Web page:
Cookies Policy

This site uses cookies. By continuing to browse the site you are agreeing to our use of cookies.

I accept this policy

Find out more here

Early Intervention and Autism: The Impact of Positivism and the Call for Change

No metrics data to plot.
The attempt to load metrics for this article has failed.
The attempt to plot a graph for these metrics has failed.
The full text of this article is not currently available.

Brill’s MyBook program is exclusively available on BrillOnline Books and Journals. Students and scholars affiliated with an institution that has purchased a Brill E-Book on the BrillOnline platform automatically have access to the MyBook option for the title(s) acquired by the Library. Brill MyBook is a print-on-demand paperback copy which is sold at a favorably uniform low price.

Access this article

+ Tax (if applicable)
Add to Favorites
You must be logged in to use this functionality

image of The International Journal of Children's Rights

Early childhood intervention in autism has over three decades of empirically validated study, but has very limited qualitative analysis. There is a wealth of research in this field, but it remains very much within a solely positivist paradigm and researchers are constantly striving to prove that their method is the most effective In this paper I explore the impact of this paradigm on our approach to intervention, and our understanding of what it means to be autistic. I will look at some of the common themes in early intervention research across a range of approaches, and will state the case for a more ethical methodology when researching young children with autism. I will argue against the medicalization of a disorder that in its nature cannot be defined as a 'medical truth', and subsequently state the case for moving forward into a more qualitative, critical disability paradigm in this field.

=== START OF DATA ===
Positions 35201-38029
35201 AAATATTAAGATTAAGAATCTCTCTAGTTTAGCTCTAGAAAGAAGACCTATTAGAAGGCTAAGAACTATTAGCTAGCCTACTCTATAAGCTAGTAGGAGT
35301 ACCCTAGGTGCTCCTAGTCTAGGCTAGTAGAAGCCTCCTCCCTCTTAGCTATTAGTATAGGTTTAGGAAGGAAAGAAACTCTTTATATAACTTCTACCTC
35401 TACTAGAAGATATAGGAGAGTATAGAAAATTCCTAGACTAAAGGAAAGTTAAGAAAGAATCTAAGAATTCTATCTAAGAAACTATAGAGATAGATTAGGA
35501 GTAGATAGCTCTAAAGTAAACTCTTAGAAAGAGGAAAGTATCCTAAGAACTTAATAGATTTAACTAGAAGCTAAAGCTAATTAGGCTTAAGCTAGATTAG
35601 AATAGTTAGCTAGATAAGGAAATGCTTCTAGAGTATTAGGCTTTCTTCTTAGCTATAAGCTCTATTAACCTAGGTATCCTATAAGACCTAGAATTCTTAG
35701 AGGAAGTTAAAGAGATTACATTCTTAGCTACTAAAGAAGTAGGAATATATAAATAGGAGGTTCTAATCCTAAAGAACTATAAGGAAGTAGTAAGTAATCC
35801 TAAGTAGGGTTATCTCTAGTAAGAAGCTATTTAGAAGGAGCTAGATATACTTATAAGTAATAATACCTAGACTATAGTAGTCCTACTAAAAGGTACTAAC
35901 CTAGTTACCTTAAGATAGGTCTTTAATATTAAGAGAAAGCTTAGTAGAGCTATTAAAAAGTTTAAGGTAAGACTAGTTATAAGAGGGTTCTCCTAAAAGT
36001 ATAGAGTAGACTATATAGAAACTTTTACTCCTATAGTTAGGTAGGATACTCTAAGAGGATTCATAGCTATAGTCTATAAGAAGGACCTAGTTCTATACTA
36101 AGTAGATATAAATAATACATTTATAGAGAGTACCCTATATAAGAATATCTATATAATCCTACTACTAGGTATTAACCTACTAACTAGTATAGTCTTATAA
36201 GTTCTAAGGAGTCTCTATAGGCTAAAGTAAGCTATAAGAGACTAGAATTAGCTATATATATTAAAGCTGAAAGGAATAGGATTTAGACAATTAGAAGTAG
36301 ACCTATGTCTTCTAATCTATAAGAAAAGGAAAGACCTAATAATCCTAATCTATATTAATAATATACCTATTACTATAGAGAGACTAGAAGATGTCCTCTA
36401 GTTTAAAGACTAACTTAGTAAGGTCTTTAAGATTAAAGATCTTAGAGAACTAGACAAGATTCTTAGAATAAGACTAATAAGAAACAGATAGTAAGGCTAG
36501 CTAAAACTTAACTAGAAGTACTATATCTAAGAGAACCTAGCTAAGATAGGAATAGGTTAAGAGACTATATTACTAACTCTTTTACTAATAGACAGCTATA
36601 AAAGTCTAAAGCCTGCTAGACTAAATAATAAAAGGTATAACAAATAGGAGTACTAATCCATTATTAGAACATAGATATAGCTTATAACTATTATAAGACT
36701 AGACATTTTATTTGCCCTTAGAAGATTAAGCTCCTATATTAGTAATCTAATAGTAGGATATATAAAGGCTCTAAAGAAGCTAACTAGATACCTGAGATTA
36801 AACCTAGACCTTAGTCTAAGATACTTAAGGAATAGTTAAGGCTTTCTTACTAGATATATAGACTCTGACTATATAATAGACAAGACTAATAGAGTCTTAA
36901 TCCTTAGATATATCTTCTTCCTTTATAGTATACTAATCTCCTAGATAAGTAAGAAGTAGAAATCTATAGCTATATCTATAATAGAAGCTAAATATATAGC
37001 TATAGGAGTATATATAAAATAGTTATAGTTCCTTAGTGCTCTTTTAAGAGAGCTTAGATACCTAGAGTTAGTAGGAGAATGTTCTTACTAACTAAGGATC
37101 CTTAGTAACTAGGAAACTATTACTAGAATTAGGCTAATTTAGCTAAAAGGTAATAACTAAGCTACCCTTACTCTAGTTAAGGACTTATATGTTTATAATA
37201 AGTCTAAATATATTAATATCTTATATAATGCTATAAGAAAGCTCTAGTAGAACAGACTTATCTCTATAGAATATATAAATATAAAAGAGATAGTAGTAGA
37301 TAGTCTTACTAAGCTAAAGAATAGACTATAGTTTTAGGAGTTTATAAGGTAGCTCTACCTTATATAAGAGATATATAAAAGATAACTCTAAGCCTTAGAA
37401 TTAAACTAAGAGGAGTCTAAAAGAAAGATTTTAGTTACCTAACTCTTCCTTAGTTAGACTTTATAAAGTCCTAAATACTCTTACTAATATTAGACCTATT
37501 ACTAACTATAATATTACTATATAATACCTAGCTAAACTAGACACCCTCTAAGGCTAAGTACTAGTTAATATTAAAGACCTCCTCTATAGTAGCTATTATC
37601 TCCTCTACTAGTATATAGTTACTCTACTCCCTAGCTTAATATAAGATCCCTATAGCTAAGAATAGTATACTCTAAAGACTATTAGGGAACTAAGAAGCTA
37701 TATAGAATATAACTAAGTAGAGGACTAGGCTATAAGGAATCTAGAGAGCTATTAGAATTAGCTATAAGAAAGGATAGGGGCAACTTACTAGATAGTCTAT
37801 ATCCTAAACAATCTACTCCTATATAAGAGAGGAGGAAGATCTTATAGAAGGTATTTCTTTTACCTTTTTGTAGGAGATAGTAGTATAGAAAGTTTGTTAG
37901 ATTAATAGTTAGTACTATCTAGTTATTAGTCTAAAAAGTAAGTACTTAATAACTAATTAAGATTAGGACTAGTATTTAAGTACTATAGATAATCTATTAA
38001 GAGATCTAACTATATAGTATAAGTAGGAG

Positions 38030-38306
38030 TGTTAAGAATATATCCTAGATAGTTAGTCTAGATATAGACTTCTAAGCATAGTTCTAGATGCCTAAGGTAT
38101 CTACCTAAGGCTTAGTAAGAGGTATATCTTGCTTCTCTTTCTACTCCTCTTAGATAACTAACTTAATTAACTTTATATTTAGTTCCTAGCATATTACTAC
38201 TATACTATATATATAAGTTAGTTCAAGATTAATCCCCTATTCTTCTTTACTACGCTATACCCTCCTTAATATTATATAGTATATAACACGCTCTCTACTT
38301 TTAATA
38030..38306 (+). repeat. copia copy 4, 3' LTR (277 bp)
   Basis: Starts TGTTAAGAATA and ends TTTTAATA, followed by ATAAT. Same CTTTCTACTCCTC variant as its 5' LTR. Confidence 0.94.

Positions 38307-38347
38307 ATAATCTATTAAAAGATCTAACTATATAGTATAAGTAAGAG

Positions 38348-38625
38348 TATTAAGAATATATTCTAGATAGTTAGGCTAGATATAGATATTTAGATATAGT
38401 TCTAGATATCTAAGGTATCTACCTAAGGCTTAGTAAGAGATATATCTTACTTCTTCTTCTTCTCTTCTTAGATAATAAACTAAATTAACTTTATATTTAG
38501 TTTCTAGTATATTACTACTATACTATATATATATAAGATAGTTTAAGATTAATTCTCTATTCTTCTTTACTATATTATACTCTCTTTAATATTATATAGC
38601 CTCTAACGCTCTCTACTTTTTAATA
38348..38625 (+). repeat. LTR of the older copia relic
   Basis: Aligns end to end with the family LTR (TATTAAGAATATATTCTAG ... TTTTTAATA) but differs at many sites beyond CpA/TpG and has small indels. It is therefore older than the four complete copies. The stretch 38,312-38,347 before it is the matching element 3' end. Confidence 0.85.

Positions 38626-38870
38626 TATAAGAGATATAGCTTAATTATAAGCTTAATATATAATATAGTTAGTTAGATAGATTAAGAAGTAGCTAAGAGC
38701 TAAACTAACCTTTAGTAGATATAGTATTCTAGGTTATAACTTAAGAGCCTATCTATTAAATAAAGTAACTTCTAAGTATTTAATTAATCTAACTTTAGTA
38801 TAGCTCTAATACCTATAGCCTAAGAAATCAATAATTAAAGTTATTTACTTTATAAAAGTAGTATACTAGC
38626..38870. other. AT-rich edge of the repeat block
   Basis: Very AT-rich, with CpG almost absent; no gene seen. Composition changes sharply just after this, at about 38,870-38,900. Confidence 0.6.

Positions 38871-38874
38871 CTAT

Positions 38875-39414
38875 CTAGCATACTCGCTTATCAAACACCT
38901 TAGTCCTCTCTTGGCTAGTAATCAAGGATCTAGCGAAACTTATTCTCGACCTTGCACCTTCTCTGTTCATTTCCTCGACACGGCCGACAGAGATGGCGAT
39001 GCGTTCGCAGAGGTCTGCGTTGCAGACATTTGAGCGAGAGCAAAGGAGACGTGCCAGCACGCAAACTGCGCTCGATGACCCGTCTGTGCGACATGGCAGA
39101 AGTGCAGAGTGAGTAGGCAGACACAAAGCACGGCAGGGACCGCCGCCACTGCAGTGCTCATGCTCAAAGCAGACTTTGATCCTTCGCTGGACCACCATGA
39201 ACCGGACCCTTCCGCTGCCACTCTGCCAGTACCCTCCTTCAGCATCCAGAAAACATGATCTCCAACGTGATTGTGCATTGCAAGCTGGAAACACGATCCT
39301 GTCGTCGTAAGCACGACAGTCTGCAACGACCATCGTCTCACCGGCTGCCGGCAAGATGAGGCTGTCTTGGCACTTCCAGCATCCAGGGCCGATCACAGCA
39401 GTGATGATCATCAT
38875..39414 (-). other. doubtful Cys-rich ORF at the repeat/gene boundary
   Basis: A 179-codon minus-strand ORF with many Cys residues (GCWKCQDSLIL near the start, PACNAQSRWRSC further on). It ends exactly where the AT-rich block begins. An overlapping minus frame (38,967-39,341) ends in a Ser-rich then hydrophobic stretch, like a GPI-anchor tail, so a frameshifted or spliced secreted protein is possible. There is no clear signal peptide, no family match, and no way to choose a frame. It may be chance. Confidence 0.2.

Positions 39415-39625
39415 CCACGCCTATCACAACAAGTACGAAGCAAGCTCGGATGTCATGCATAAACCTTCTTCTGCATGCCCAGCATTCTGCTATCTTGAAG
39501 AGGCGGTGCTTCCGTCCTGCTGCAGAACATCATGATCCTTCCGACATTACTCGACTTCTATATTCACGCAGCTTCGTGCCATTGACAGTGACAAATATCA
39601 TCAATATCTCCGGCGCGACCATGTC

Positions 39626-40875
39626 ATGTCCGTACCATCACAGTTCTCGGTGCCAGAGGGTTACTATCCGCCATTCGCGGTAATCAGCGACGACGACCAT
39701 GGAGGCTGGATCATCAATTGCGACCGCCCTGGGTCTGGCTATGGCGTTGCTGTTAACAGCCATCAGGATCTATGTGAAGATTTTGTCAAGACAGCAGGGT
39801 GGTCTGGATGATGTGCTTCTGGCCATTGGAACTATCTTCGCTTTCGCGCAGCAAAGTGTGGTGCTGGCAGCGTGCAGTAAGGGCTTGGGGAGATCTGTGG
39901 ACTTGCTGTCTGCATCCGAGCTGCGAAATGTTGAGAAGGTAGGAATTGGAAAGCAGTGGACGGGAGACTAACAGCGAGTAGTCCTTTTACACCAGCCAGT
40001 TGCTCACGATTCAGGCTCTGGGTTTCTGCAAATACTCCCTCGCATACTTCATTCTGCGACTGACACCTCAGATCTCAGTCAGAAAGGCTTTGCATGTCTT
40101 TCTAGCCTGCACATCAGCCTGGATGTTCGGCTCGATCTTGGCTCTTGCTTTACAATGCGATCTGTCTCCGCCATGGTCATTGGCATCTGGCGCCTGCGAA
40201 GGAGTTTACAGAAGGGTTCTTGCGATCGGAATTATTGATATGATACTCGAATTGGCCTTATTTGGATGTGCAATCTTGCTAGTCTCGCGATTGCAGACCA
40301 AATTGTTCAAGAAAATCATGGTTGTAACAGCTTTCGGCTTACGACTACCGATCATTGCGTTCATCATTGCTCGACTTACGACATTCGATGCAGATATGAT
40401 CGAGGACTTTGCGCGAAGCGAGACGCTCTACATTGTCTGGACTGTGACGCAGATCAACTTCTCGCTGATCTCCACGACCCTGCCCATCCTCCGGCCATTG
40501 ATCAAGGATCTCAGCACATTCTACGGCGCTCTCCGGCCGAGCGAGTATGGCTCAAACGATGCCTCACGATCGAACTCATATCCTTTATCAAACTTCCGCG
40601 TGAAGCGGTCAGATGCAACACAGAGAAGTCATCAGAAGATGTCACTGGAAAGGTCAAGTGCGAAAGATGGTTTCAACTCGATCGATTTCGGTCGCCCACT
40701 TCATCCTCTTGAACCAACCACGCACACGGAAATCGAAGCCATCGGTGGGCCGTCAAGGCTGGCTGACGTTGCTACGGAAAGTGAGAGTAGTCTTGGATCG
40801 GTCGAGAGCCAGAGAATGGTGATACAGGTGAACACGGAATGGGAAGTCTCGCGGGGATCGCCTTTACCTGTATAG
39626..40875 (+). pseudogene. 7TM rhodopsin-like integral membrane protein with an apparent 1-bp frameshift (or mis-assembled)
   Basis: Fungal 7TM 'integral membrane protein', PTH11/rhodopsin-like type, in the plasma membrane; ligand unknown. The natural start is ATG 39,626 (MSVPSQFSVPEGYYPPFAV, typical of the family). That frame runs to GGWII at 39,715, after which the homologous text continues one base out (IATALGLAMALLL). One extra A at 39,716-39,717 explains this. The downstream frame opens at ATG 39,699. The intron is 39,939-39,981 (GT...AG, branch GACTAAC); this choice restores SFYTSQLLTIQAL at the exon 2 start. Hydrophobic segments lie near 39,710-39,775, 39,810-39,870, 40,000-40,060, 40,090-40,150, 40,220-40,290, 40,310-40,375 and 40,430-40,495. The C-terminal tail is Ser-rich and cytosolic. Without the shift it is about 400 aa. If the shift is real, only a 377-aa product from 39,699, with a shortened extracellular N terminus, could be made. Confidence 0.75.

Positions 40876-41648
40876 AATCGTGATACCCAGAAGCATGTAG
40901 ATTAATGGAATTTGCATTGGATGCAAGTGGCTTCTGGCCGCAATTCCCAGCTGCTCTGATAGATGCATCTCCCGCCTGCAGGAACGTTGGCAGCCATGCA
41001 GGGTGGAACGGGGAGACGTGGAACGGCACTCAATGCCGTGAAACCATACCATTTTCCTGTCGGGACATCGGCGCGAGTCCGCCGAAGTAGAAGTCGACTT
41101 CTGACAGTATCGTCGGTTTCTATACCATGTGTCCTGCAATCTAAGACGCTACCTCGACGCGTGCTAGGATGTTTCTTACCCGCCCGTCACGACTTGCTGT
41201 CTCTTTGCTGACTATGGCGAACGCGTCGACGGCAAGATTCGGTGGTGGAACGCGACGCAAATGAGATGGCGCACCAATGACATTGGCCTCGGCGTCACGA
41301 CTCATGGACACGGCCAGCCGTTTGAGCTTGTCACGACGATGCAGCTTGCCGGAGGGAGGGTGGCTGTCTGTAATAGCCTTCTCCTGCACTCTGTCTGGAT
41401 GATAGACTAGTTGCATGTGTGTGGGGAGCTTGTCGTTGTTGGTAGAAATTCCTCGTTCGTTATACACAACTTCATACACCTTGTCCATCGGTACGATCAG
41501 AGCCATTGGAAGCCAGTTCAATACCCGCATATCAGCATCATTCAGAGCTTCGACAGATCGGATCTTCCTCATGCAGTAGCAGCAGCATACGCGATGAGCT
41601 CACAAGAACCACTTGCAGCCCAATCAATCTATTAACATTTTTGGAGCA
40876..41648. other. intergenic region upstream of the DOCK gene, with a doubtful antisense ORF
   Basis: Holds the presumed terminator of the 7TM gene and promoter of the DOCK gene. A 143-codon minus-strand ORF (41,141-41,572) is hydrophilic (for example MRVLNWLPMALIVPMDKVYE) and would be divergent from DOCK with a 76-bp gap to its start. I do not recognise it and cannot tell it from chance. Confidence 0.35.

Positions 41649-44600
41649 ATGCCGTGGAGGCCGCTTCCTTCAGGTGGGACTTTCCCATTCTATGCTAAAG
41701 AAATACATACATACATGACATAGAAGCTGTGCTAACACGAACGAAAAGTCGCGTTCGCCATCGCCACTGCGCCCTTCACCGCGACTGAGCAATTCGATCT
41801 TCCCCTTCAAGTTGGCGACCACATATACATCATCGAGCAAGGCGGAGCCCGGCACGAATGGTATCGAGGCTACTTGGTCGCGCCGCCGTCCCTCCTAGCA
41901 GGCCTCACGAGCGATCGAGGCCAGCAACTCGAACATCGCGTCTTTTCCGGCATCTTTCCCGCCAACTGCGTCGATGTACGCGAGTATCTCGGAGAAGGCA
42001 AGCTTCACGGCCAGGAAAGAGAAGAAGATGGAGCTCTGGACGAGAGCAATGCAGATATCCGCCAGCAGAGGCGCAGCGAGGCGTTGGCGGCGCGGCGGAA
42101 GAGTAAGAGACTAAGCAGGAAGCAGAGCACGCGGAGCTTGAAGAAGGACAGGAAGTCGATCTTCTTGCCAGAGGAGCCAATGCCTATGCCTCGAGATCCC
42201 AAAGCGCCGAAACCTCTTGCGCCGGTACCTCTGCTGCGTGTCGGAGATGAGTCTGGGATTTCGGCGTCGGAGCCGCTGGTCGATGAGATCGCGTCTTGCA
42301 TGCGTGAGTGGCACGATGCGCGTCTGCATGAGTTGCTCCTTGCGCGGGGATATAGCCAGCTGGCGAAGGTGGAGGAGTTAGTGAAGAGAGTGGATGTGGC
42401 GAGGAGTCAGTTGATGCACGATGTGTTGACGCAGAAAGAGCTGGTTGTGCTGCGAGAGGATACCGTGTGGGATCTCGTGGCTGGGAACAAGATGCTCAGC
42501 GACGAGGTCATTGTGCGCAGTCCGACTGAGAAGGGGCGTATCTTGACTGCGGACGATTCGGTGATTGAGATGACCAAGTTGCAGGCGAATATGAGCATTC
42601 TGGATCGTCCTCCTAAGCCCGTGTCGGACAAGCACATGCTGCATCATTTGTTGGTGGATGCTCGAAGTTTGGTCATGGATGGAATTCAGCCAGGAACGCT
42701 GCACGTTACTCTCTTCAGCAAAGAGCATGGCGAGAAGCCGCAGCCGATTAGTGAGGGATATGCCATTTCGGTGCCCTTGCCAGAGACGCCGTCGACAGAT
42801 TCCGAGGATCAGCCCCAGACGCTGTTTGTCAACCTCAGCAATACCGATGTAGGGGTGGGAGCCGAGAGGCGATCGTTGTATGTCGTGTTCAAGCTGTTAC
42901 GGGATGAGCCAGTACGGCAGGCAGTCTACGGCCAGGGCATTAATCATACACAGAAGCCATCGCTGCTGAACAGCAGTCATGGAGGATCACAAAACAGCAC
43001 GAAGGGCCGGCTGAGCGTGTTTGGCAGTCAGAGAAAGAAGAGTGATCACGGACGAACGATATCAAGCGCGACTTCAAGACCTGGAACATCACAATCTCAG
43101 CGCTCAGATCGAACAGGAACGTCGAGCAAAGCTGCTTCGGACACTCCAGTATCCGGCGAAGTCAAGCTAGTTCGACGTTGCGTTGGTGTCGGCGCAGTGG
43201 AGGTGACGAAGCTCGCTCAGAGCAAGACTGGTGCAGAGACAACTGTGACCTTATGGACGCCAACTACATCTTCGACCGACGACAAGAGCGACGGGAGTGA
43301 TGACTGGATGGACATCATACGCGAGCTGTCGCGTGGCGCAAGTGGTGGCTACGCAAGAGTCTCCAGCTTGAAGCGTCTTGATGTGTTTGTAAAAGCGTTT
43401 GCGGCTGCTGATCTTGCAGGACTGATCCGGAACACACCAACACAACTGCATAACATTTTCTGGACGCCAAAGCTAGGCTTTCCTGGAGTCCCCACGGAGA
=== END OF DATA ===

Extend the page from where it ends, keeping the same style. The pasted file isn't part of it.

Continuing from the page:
Affiliations: 1: University of Edinburgh, School of Education


Full text loading...


Data & Media loading...

Article metrics loading...



Can't access your account?
  • Tools

  • Add to Favorites
  • Printable version
  • Email this page
  • Subscribe to ToC alert
  • Get permissions
  • Recommend to your library

    You must fill out fields marked with: *

    Librarian details
    Your details
    Why are you recommending this title?
    Select reason:
    The International Journal of Children's Rights — Recommend this title to your library
  • Export citations
  • Key

  • Full access
  • Open Access
  • Partial/No accessInformation